The present invention can be implemented using the central controller and the remote terminals as subscriber units disclosed in the U.S. Pat. No. 5,563,883 (patent application Ser. No. 08/276,534 filed on Jul. 18, 1994). The disclosure of said application hereby is being incorporated by reference.
Using communication protocol in the above patent disclosure, multiple accesses from subscribers are resolved in a novel FDMA scheme over two-way capable CATV networks. The advantage of FDMA scheme over TDMA are
Incremental cost for new subscribers--the initial system installation can be configured with minimum number of channels and expanded as the need arises;
Redundancy--the communication channels serve as backup for one another through the coordination of the FDMA signalling protocol;
Asynchronous signalling protocol--since there is no need for synchronization, the protocol can be greatly simplified resulting in an inexpensive implementation.
Symmetrical design--since the transmitter and receiver of each device share the same frequency band, thereby resulting in a re-usable design
In addition to the advantages stated above, the following features are readily available using the FDMA protocol. Concentration is a direct result of contention of the multiple access media, i.e., the multiple access communication system can inherently support more users than the available channels with better utilization of the transmission media. Depending on the service type and the usage, the concentration ratio varies. For telephony services the concentration ration is typically between 5 and 10, therefore, one communication channel to the wide area network is needed for every 5 to 10 subscribers. Circuit switching within the same MSH is accomplished by the central controller performing frequency conversion between two subscribers engaged in the communication. Data communication can be supported either using the established circuit and/or using LAN-like technology. The LAN is effected by modulating two separate frequency bands for each direction by the central controller. That is, the central controller needs to perform the frequency conversion from the upstream channel to the downstream channel with protocol modifications as covered in the article, "Computer Networking on Cable TV Plants" by Arthur I. Karshmer and James N. Thomas in the 1992 November issue of IEEE Network. Broadcast and multicast services are supported by addressing the communication signals to multiple subscriber units in the same MSH. It is possible to dynamically allocate multiple channels at connection establishment phase of the signalling protocol. This feature is useful to support communication with various bandwidth requirement (bandwidth-on-demand). This is an extension to the ISDN concept with a number of bearer (B) channels to be allocated dynamically to each subscriber using a common signalling data (D) channel.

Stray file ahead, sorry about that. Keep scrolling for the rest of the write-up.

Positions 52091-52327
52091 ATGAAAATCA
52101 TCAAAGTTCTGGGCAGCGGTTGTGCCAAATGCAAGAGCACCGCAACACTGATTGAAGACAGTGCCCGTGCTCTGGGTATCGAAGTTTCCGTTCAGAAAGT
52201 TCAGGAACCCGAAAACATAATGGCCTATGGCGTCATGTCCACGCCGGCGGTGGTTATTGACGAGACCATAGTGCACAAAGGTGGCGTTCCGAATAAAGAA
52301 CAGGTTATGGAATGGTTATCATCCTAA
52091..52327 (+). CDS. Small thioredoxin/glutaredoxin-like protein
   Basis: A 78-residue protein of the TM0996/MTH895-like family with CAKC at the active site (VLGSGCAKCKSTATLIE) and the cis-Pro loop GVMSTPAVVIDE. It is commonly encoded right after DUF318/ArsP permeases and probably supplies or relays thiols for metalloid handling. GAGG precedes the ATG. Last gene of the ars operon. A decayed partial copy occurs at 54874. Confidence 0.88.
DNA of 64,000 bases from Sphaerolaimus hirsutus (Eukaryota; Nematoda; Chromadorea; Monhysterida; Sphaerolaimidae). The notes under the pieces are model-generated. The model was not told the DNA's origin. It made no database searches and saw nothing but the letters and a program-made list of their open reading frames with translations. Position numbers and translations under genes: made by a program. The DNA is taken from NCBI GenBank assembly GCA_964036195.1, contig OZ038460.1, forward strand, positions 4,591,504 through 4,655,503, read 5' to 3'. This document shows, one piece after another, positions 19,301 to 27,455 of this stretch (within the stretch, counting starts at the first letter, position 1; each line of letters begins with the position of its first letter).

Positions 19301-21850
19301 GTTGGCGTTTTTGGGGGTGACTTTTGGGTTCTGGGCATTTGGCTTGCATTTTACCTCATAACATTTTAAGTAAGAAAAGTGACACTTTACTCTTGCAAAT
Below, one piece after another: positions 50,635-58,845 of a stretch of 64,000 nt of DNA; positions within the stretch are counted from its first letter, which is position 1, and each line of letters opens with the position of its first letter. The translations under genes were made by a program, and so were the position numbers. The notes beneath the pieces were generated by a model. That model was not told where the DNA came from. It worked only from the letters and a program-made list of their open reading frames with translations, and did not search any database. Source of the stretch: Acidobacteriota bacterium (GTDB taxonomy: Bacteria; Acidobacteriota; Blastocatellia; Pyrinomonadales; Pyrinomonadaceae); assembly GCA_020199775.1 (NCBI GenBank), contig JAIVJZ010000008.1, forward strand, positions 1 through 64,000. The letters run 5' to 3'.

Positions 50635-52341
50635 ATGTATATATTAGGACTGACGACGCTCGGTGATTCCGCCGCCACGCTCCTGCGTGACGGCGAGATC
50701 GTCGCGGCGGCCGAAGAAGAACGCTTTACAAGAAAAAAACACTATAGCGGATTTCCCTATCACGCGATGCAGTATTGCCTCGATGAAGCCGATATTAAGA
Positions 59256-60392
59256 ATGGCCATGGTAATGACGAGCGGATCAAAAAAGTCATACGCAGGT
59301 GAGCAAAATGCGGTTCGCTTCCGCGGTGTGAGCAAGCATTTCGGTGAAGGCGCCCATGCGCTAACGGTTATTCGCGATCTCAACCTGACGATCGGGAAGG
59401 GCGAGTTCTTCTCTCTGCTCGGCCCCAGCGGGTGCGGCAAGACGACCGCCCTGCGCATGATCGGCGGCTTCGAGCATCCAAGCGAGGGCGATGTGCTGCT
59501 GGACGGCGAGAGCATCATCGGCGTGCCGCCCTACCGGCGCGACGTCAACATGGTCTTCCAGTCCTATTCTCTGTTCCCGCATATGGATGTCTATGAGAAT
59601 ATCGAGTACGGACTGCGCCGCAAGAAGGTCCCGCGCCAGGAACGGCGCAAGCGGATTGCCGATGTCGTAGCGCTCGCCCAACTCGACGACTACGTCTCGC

Video signals are classified into analog and digital forms. The analog video signal is equivalent to the signal that conventional TV sets receive. Transmission of analog video signals downstream from the headend to subscribers is standard practice on all cable TV networks. It is well known in the art that transmission of analog video signals upstream from subscribers to the headend requires a separate frequency band without interference from/to other signals. So it should be noted that there is no limitation on the two-way transmission of analog video signals in the disclosed system.
Transmission of digital video signals downstream and/or upstream is similar to data communication with more stringent delay requirements. As is well known in the art that the amount of data to be transmitted depends on the employed compression scheme as well as the desired quality. So it should be noted that there is no limitation on two-way transmission of digital video signal in the disclosed system.
In terms of telephone subscriber loop construction, the relationship of MSH to the traditional twisted pair, fiber-in-the-loop (FITL) and fiber-to-the-curb (FTTC), is depicted in FIG. 4. The subscriber loop is customarily separated into feeder section 47, drop section 48, and customer premise 49. Two cases corresponding to the possible configurations are described in FIG. 4. The first case 40 serves as replacement for the drop section and part of the feeder section, while the second one 42 replaces the complete subscriber loop. Comparing to the FTTC technology which uses twisted pair cable 44 for the drop section even though optical fiber is used to connect to the central office (CO) with fiber terminal equipment 46, the MSH can complement the optical fiber distribution for bringing flexible broadband access to each household.